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The Pro Game

Maudlin's Eleven

About the Author

Tom Danyluk
Contributing writer

Recent posts by Tom Danyluk

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Posted July 27, 2011 @ 9:22 a.m. ET
By Tom Danyluk

Years and years ago there was this night-time comedy show called "Second City Television" — SCTV.

Sketch parodies of everything TV, hilarious and wonderfully done. SCTV had this fairly regular segment which was a spoof on NBC's "Tonight Show." They called it "The Sammy Maudlin Show." Sammy was the host, and there was his wacky list of regulars, and all they did the entire time was complement each other and plug each other's appearances and clap and occasionally burst into tears. The Hollywood love fest lampoon.

One night Sammy had a guest who saw through all the B.S. She came out and sat in her chair and let it rip.

"I've been watching the show for a long time now, and I'd like to go on record — this, that you people are the biggest bunch of plastic phonies I've ever come across. Take a good look at yourselves! Come on! What are you doing sitting out here, nothing but compliments. Backstage I thought, why the hell would I ever want to be on such a stupid, sleazy show?"

Maudlin and his gang were in shock. Cold silence. Finally, one of the regulars, funnyman Bobby Bittman, tries to break up the tension:

"Sammy," he says, "as a comic in all seriousness, it's not often you see young performers come on a show like this and forget the business, and just come out and speak their minds, and I think it's a fantastic quality. It's just beautiful!"

And the whole set bursts into wild applause and it's right back to the business of being phony, and that's the gag of the whole thing.

I thought about the Sammy Maudlin Show, while I was listening to the NFL-NFLPA lovefest down there in Washington, after the glorious announcement that labor peace in football had been made.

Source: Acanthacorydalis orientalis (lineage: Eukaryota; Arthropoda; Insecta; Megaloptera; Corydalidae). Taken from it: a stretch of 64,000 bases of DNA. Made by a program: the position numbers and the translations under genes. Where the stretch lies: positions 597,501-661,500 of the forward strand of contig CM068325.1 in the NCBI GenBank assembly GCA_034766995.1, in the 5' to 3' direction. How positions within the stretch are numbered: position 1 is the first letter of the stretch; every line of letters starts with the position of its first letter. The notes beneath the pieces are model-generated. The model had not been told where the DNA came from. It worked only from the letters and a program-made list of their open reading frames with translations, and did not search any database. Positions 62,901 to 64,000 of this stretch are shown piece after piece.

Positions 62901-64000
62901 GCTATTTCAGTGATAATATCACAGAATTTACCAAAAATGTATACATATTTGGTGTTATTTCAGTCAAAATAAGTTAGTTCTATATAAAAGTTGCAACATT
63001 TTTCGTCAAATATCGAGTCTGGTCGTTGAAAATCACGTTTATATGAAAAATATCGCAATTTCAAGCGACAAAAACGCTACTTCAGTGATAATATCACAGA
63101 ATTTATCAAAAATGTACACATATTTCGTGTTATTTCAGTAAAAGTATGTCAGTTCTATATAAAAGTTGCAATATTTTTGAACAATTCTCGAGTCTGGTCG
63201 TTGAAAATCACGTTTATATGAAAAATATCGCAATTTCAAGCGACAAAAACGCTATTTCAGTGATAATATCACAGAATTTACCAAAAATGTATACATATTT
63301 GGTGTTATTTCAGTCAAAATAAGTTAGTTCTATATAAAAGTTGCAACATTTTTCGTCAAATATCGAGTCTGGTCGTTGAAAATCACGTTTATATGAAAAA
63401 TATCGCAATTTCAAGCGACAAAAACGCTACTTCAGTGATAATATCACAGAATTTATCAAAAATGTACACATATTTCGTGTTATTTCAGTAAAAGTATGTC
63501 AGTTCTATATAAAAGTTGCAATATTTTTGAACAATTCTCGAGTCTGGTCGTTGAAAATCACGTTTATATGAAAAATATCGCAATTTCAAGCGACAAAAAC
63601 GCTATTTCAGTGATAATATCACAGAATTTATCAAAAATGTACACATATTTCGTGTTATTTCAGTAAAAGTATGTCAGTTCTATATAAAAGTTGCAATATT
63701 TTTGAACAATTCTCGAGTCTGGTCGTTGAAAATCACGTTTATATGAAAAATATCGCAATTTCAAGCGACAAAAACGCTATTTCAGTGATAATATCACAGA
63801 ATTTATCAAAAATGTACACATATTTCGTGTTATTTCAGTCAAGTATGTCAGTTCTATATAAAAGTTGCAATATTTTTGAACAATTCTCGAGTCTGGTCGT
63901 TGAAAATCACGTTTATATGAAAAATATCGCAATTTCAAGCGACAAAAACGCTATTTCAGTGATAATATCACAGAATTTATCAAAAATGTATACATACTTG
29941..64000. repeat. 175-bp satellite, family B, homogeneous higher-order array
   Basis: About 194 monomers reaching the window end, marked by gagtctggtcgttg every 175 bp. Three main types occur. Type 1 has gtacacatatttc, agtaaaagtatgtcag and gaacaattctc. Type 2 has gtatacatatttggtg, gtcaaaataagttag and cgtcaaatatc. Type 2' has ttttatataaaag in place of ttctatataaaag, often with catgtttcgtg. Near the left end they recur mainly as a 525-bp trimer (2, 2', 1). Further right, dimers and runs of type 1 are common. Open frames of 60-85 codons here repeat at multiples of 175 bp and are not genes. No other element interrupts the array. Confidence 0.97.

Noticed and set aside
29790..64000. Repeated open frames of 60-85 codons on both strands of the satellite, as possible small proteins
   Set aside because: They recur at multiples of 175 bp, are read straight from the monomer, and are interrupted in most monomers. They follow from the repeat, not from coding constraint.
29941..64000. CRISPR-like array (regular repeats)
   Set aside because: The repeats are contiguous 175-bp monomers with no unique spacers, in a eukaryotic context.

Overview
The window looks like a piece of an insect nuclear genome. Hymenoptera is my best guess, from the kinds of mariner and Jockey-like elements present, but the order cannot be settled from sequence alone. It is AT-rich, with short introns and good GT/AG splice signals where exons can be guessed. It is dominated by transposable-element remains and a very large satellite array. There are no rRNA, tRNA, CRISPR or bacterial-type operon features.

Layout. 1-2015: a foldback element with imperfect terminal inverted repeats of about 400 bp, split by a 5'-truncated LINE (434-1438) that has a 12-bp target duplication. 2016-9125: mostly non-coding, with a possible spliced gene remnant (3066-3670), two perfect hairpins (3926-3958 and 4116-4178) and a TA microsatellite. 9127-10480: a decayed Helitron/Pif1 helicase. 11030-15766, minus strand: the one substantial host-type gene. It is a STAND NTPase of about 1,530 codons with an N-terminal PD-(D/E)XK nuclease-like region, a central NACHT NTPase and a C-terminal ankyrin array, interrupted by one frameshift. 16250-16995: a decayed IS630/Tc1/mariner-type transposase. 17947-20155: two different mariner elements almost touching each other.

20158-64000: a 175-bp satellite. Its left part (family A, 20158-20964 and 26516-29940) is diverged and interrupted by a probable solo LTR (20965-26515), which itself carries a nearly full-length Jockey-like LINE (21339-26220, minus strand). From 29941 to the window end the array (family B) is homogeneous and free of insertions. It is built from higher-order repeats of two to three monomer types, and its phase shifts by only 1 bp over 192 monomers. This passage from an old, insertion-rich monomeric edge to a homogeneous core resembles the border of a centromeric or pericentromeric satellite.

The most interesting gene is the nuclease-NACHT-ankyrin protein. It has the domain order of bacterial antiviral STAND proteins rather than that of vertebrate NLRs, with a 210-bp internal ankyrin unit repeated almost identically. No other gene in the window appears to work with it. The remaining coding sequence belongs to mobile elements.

Up they marched to the microphone, one after the other, to heap praise on the other side and thank and congratulate all the parties involved for such a spectacular labor battle, deftly fought, and for commissioner Roger Goodell to finally utter something historic … the dramatic words he's been mouthing over and over into the mirror since early March — "Football is back!"

"Nuts!" and "Eureka, I've found it!" were already taken.

Actually, football was never gone. A kickoff was never missed. But Sammy, why not bring out all your fine guests and thank everybody anyway.

Goodell: "I want to thank De and all of the players for their leadership. … Everybody worked hard, everybody had a passion, and everybody believes in this game of football. … We're grateful for all the work that both parties did."

Panthers owner Jerry Richardson: "I would like to say what a pleasure it has been for us to work with the players on negotiations."

Patriots owner Bob Kraft: "I want to give a special compliment to commissioner Goodell and De Smith. … Lastly, what kept me at the table the last four-and-a-half months was seeing the player representatives that represented the league's players."

Just to distinguish from the player representatives that represented Local 429 of the Submarine Welders Union.

Giants owner John Mara: "A fair deal that will stand the test of time. … I have a lot of respect for the players we've been negotiating with. They were tough negotiators."

NFLP president Kevin Mawae: "We're thankful for De and Roger … and the fans … and a strong executive committee and our board of players … and a tip of the hat to Jeff Saturday and Domonique Foxworth."

Say, what's wrong with Jeff Foxworthy and Tuesday Weld?

NFLPA player rep Jeff Saturday: "A special thanks to my wife, and to every man's wife."

NFLPA exec Demaurice Smith: "Thank you. … I want to say thanks to everybody who's been involved with this. … And to my wife, there's going to be a time when I'm not going to be on the road. I don't know whether she thinks that's a good thing or bad thing, but there is going to be a time when daddy is going to be home."

NFLPA rep Domonique Foxworth: "A great deal of appreciation for my wife who is taking care of our eight-month-old daughter and studying for the bar at the same time."

And after all that hot air and that five-month stretch of platitude known as the 2011 NFL Lockout, sheez, I'd like to thank the bar, too.

Please, sir, if you would … a few extra olives.


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